davidson.edu department of art

Brendan Schamu: Transition

April 20-29, 2012


Transistion is a solo exhibition by Brendan Schamu, ’12, and is part of an on-going series of Senior Studio Art Major exhibitions in the Edward M. Smith Gallery.

I seek to transform a surface through unconventional means, with materials that typically are not seen as art medium. I embrace going against what is considered “normal,” as seen in my constantly changing rainbow spectrum of hair as well as my gender expression.

In my work, I bridge the gap between my personal life and my art with the materials I use. Having been raised as a female by my two wonderful parents, I saw the world through a girl’s eyes. But deep down, I couldn’t push away the feeling that I was male. It took several years to come to the realization that I not only had no idea how to close a bra hook properly on the first try; I also had no desire to learn how to be a lady at all. This was already going against what most people consider “normal.” I was very confused.

after some research, I learned that some men are born into female bodies, and some women are born into male bodies. It is not very conventional for either gender to “transition” and have a sex change; thus, there is a controversy around this topic. As time went on, I found myself needing to transfer my newfound knowledge of my male gender identity into my art by using materials I regularly use that are connected to my gender transistion.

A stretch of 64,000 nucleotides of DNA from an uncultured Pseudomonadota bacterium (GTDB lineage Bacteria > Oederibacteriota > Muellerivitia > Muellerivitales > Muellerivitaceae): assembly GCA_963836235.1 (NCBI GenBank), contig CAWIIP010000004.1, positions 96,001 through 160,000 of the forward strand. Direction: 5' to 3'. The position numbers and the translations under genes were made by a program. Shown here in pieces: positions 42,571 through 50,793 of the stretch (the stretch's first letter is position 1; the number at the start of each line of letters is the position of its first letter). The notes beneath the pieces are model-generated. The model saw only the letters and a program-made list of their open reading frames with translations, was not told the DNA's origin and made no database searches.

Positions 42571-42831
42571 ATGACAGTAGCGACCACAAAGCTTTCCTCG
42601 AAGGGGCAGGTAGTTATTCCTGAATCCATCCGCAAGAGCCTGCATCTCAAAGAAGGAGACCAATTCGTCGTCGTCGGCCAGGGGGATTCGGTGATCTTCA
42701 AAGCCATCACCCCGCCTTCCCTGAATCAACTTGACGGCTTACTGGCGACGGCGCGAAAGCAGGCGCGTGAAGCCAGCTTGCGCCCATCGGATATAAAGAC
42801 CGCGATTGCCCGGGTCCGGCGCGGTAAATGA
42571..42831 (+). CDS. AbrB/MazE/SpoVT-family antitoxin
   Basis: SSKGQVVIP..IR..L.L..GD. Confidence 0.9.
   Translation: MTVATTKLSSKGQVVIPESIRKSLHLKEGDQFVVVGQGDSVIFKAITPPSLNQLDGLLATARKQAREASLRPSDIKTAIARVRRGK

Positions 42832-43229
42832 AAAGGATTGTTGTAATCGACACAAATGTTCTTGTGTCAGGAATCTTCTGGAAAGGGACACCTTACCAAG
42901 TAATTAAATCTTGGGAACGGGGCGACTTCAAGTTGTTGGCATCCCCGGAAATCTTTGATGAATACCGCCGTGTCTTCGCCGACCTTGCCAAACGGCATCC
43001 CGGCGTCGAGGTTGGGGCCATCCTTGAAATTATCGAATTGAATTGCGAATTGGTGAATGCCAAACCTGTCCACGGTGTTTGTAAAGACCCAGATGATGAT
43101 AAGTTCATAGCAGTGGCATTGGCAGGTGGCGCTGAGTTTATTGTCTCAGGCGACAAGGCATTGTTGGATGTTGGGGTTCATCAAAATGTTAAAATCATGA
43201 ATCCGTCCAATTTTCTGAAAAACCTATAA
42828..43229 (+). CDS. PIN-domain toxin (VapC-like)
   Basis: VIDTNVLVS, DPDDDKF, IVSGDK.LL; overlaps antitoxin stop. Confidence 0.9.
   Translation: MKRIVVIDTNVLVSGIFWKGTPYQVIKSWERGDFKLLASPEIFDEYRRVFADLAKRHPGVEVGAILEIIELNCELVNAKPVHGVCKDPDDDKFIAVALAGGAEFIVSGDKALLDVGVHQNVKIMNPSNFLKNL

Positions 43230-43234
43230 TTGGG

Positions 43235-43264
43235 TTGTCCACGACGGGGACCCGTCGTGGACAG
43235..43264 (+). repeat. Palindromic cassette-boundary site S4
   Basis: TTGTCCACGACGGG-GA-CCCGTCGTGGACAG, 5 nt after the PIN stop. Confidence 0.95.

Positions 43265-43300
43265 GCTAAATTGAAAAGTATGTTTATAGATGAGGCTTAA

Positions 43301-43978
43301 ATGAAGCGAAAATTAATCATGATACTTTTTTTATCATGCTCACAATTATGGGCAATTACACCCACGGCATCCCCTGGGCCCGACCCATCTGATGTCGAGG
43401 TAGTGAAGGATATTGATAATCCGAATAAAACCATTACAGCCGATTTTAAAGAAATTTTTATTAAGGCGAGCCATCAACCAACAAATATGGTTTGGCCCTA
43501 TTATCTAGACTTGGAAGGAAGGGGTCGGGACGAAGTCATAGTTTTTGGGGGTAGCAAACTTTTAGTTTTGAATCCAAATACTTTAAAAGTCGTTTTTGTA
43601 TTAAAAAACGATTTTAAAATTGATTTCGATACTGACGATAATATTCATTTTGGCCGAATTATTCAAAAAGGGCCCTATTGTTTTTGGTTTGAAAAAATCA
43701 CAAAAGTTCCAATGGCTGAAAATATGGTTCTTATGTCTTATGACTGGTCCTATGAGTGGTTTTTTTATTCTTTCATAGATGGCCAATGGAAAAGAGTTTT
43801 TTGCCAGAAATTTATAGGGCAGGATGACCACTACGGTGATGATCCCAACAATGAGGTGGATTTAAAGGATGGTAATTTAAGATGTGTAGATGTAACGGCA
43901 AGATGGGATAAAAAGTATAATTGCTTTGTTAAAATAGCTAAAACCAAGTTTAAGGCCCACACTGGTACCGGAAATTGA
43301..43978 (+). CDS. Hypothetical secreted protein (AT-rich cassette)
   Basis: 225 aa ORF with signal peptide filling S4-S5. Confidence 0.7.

I directly connect myself to my work by using my testosterone injection syringes to apply India ink in squirts all over the canvas. I use Elmer’s glue as an unconventional paint medium, and as the base into which the India ink binds and spreads. The end product is reminiscent of cells in the body viewed under a microscope. I inject testosterone, it absorbs into muscle tissue, and my changing body becomes the end result. I inject ink, it binds to the glue, and the changing surface becomes a composition.

Making this art proves that everyday objects that usually are not considered a painting medium can result in a surprising and unique effect. With the use of my materials, I embracy my body and its changes just as I embrace the canvas and its changes as well.



Opening Reception – April 20, 3-5pm

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“Regina José Galindo: Bearing Witness” Review in Sculpture Magazine - November 2016

Regina José Galindo: Acts of Endurance by Barbara Schreiber Regina José Galindo’s performances are often shocking and degrading. Sometimes naked, she is tasered, hit, bloodied, anesthetized, urinated on, or left for dead. “Bearing Witness,” at North Carolina’s David son College last fall, was Galindo’s first solo show in the United States. Curator Lia Newman gathered […]

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